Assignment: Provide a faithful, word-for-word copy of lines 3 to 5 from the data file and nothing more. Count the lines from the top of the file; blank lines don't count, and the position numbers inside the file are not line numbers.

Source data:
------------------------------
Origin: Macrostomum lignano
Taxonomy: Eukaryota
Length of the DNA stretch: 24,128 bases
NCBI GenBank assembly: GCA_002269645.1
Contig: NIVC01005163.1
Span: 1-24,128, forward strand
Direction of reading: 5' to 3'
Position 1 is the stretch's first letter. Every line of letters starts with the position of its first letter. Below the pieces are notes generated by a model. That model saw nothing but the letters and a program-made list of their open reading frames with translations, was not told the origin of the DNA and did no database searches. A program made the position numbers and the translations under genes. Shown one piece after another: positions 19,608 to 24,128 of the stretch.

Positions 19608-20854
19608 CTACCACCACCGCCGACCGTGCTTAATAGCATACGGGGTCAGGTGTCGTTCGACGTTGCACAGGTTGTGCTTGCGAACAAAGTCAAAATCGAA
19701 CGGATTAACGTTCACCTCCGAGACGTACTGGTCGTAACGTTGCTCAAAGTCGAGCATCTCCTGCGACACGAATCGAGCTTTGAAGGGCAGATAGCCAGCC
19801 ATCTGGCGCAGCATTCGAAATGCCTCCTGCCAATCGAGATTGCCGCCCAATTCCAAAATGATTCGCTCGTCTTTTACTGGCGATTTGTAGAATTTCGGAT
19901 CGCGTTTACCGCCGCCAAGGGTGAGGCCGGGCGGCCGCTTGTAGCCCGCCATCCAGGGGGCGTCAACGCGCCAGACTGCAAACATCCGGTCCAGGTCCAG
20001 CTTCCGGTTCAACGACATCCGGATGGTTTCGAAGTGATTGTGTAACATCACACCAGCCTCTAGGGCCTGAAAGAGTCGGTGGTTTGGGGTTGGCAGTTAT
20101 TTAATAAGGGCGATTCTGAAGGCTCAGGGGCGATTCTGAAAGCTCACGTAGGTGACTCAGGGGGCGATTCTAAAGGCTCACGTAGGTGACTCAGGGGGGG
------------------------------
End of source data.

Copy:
Length of the DNA stretch: 24,128 bases
NCBI GenBank assembly: GCA_002269645.1
Contig: NIVC01005163.1